Oil and water did not mix at a public meeting July 6 at Holt High School, where a panel commissioned by the state laid out a report assessing the risk of an oil and gas pipeline running at the bottom of the Straits of Mackinac.
The uneasy encounter between a pedantic, Power-Point-presenting panel of engineers and about 150 members of the public, many of whom were skeptical of the panel’s findings and impatient to shut down the pipeline, took place under the watchful eyes of half-a-dozen coun ty sheriff ’s deputies and state cops.
The engineers laid out a controversial risk analysis of Enbridge’s Line 5, which carries over 23 million barrels of light crude oil and natural gas liquids daily through the straits. Built in 1953, Line 5 runs 645 miles, from Superior, Wisconsin, to Sarnia, Ontario, Canada.
In June, Attorney General Bill Schuette called for a plan to close Line 5.
The pipeline panel concluded that there is about a one in 60 chance a spill will occur some time in the next 35 years.
Protesters outside the school and members of the public at the meeting questioned the report, prepared by the Canadian consulting firm Dynamic Risk, and called for the pipeline to be closed immediately.
David Holtz, coordinator of Oil and Water Don’t Mix, a coalition fighting the pipeline, said the study is “deeply flawed.”
“It could have been written by Enbridge,” Holtz said. “It downplays the risk of a catastrophic oil spill in the Great Lakes and dramatically underestimates the impact of such a spill.”
Enbridge put $3.5 million in a state escrow fund to finance the study.
He said Enbridge “got what they paid for,” Holtz said. “There should not be oil pipelines in the Great Lakes, period.”
The panel concluded that the most likely cause of a spill would be a stray anchor snagging one or both of the two 20-inch-diameter pipelines.
Jim Mihell, the panel’s principal investigator, said there is no evidence from inspection data dating back to the 1990s that the pipe is corroding, but he acknowledged that the data came from Enbridge’s own inspection records.
When Mihell said he “can’t imagine” why Enbridge would falsify records, there was a general sigh in the auditorium. One lady walked out, saying, “I don’t believe this.”
At a rally before the meeting, several speakers complained of business ties between panel members and Enbridge. Later that night, panel member Patrick Vieth answered an audience member who questioned the engineers’ impartiality.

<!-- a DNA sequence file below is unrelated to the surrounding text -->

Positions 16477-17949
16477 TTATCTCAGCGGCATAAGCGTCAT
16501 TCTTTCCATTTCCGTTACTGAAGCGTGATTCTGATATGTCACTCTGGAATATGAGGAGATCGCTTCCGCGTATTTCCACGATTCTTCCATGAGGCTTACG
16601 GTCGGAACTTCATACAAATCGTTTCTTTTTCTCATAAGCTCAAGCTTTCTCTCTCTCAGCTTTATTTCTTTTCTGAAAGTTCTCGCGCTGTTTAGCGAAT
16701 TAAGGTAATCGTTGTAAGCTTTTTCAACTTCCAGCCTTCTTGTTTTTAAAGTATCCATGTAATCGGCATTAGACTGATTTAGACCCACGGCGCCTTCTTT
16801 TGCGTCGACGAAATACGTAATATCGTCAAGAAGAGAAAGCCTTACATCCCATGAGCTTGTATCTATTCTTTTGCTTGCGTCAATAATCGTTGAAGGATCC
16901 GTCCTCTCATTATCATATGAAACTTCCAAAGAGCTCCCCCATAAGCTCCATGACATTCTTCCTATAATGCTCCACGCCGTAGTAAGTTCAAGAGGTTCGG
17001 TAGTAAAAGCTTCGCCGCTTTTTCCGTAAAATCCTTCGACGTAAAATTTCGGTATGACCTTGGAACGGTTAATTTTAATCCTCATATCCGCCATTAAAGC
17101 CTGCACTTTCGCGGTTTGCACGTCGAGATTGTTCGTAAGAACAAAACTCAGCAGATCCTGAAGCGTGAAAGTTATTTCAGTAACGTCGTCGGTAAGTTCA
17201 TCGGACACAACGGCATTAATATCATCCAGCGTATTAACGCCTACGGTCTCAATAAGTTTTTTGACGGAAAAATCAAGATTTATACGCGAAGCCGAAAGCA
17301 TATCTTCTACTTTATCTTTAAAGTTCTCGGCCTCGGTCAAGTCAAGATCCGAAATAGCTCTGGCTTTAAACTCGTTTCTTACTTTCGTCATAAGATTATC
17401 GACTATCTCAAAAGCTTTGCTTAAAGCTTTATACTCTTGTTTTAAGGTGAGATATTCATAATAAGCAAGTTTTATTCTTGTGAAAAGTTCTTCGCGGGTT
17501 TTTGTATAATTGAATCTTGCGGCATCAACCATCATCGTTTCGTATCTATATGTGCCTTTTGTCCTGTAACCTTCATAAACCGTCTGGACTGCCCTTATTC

“This panel has worked for all pipeline operators out there, including Enbridge,” he said. “That’s a fact. That’s how the expertise gets into the analysis.”
Patience in the audience grew thin after two hours of delving into physics of vortex-induced vibration and other possible threats to the pipeline. When a state staffer announced that the presentation would go on for another half hour or so, Roger Gauthier, an anti-pipeline audience member, shouted at the panel. “You’re trying to wear us down,” he said. “Take questions now.”
Thomas Gilbin, a volunteer for the Michigan Sierra Club’s legislative committee, asked why terrorism or sabotage wasn’t included in the analysis.
“You have obviously given a lot of thought to the principal threat of perhaps something happening here today,” Gilbin said, pointedly. Two county sheriff ’s cars and a state police car were parked on the sidewalk outside the high school door. “You have given no weight to that issue for a pipeline that carries millions of gallons of oil under our straits.”
Another audience member brought up Enbridge’s track record, including a series of catastrophic missteps that led to a spill of over 20,000 barrels of heavy crude oil into a tributary of the Kalamazoo River near Marshall in 2010.
Mihell said the spill was so bad because Enbridge did not recognize a rupture in the pipeline for 17 hours and tried to restart it several times, resulting in “the costliest on-shore oil spill in U.S. history.” He explained that the alarm was disregarded because it was confused with “column separation,” a routine break in pressure that Mihell said can’t occur under the low-lying Straits of Mackinac.
A man in the audience shouted, “No.” “Yes, yes,” Mihell said, surprised by the relentless blowback from the audience.
Two and a half hours into the evening, Mihell paused while answering a question.
“I get the sense that people feel we may be trying to lowball or put sugar on the risk assessment,” he said.
Instantly, about half the audience cried, “Yeah!” Mihell pleaded that the panel was tasked only to analyze the risk, not to recommend policy. He said it’s up to the state to determine whether the one-in-60 risk is acceptable.
“If that’s what you truly feel, we’re not doing a good job,” Mihell said. “What we’re talking about is some very significant consequences if you get a big release of oil in the straits.”
The gulf between the dispassionate, industry-driven calculations on the stage and the passion for the Great Lakes in the audience was striking. There was a general frustration that the panel dealt only with the dollars and cents impact of a potential spill.
One audience member asked why the panel didn’t assess potential loss of wildlife, habitat and other environmental damage.
“There are some methods that can handle that, but they are post-spill,” panel member Jack Ruitenbeek said, meaning you wait until a spill happens and then count the dead birds and animals and measure habitat loss.
Some forms of damage, Ruitenbeek admitted, were “impossible to monetize.”
Public Comment on Enbridge Line 5
Pipeline 8 a.m. Monday, July 24 Holt High School Or submit comments until Aug. 4 on Michigan Petroleum Pipelines website www. mipetroleumpipelines.com